By John Taylor
This booklet is either a sequel to writer John Taylor’s prior quantity Into the guts of ecu Poetry and anything diversified. it's a sequel simply because this quantity expands upon the bottom of the former booklet to incorporate many extra ecu poets. it's varied in that it's framed by means of tales during which the writer juxtaposes his own reports related to ecu poetry or ecu poets as he travels via diverse international locations the place the poets have lived or worked.
Taylor explores poetry from the Czech Republic, Denmark, Lithuania, Albania, Romania, Turkey, and Portugal, all of that have been lacking within the earlier accumulating, analyzes heady verse written in Galician, and provides an enormous poet born within the Chuvash Republic. His journey via ecu poetry additionally provides discoveries from international locations whose languages he reads fluently—Italy, Germany (and German-speaking Switzerland), Greece, and France. Taylor’s version is Valery Larbaud, to whom his feedback, with its liveliness and analytical readability, is frequently compared.
Readers will take pleasure in a renewed discussion with eu poetry, specifically in an age while translations are not often reviewed, found in literary journals, or studied in colleges. This e-book, in addition to Into the guts of eu Poetry, motivates a discussion by means of bringing international poetry out of the really expert confines of overseas language departments.
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Extra resources for A Little Tour through European Poetry
Of course. A high point is reached when we analyze Bouvier’s poem “Hotel,” included in his one poetry volume, Le Dehors et le Dedans (The Outside and the Inside, 1982), which Yamily Yunis is transforming into Peruvian Spanish. ” Then everything quiets down, and the boys stand in line before an immense clamor breaks out and the boys must salute the flag. ” With their clove cigarette butts stuck to their lips, do the boys (and the poet) sense that they “couldn’t care less,” “couldn’t give a damn,” “couldn’t give a fuck”?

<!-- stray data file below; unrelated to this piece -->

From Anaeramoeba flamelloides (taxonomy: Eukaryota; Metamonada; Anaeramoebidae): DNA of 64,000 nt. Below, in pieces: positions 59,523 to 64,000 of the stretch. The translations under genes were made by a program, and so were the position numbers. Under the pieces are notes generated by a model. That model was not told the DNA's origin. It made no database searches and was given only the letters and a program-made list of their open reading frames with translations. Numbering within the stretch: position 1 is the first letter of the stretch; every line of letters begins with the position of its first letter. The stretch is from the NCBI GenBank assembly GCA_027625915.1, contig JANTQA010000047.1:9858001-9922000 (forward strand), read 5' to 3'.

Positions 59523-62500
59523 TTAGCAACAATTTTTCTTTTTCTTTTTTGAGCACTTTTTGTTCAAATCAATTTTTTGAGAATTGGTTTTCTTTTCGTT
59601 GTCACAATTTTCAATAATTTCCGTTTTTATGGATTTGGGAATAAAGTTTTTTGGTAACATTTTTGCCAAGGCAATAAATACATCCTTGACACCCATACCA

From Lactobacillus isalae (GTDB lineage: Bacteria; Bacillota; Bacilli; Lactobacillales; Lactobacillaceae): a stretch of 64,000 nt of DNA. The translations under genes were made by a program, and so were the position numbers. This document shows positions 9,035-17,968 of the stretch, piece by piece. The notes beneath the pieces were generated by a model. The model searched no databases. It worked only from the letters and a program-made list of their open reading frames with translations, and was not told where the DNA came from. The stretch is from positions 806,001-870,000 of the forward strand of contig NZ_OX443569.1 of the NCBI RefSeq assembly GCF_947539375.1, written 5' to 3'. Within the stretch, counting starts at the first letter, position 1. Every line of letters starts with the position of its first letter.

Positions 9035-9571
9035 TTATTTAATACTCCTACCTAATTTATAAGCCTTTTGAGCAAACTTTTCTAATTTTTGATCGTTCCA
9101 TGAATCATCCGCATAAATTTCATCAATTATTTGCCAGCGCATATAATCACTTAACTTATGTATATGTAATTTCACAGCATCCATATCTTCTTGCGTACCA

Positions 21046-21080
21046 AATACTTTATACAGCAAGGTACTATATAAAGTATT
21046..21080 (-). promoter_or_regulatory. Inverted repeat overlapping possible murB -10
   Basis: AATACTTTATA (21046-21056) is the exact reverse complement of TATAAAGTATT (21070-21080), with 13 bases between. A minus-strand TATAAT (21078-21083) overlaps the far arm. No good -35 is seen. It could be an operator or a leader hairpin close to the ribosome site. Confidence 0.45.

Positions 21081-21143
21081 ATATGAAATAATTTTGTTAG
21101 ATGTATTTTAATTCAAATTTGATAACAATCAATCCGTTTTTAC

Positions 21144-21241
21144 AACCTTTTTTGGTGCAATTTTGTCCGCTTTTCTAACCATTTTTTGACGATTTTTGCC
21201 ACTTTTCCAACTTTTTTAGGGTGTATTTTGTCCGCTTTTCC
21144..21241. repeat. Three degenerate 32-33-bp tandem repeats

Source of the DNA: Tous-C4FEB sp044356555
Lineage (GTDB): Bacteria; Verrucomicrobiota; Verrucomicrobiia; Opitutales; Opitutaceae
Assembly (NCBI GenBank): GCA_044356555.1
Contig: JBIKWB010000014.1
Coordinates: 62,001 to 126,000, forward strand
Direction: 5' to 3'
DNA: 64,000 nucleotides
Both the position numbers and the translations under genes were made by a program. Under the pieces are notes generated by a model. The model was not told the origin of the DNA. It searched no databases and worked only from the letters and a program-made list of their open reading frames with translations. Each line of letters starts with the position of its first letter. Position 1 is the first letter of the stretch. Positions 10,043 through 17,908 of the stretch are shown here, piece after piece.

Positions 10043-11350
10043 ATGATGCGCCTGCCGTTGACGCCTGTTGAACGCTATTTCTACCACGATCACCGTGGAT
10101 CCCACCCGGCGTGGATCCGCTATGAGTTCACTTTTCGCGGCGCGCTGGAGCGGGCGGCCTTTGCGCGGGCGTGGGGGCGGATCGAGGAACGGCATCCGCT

As Paul Valéry remarked of a poem, a translation is never finished, only abandoned. ” This additional impossibility involves another kind of translation whose unattainable ideal poet translators can perhaps intuit more precisely than monolingual writers, however focused they may be on such enigmas. The phrase is found in “Sur la mort brève” (On Brief Death), a short-prose sequence by Pierre Voélin (b. 1949), another poet whose work found its way into my hands in Looren. This poet of alluring, cryptic verse also wanders near woods and fields, as in this poem selected by Jaccottet for his anthology: Below the bark and the thin leaf of the birch you take shelter, silence—and I take shelter And you are equal to the Silesian Angel’s rose beautiful you are, beautiful in being without whys Even the shadows today are favorable The wheat will surge forth and place the summer on its stems for you who doubt and walk panting toward your beginning.
And consider this dialogue, excerpted from a longer poem that reproduces with perfect realism a scene from the Yugoslav Wars of the 1990s: Are they oysters, commander,” asked the young lieutenant as he looked at the basket near the table. “Twenty kilos of Serbian eyes, a gift from my men,” answered the colonel, smiling. He kept them in his office next to the table. Ripped out by Croatians from prisoners. Buffoni’s thematically disparate sequences about war and childhood are nonetheless formally linked by the poet’s technique of superposing various time frames, and this is why depictions such as the above, once reinserted into the broader and more intricate context of the long poem or sequence, are less straightforward than they might seem.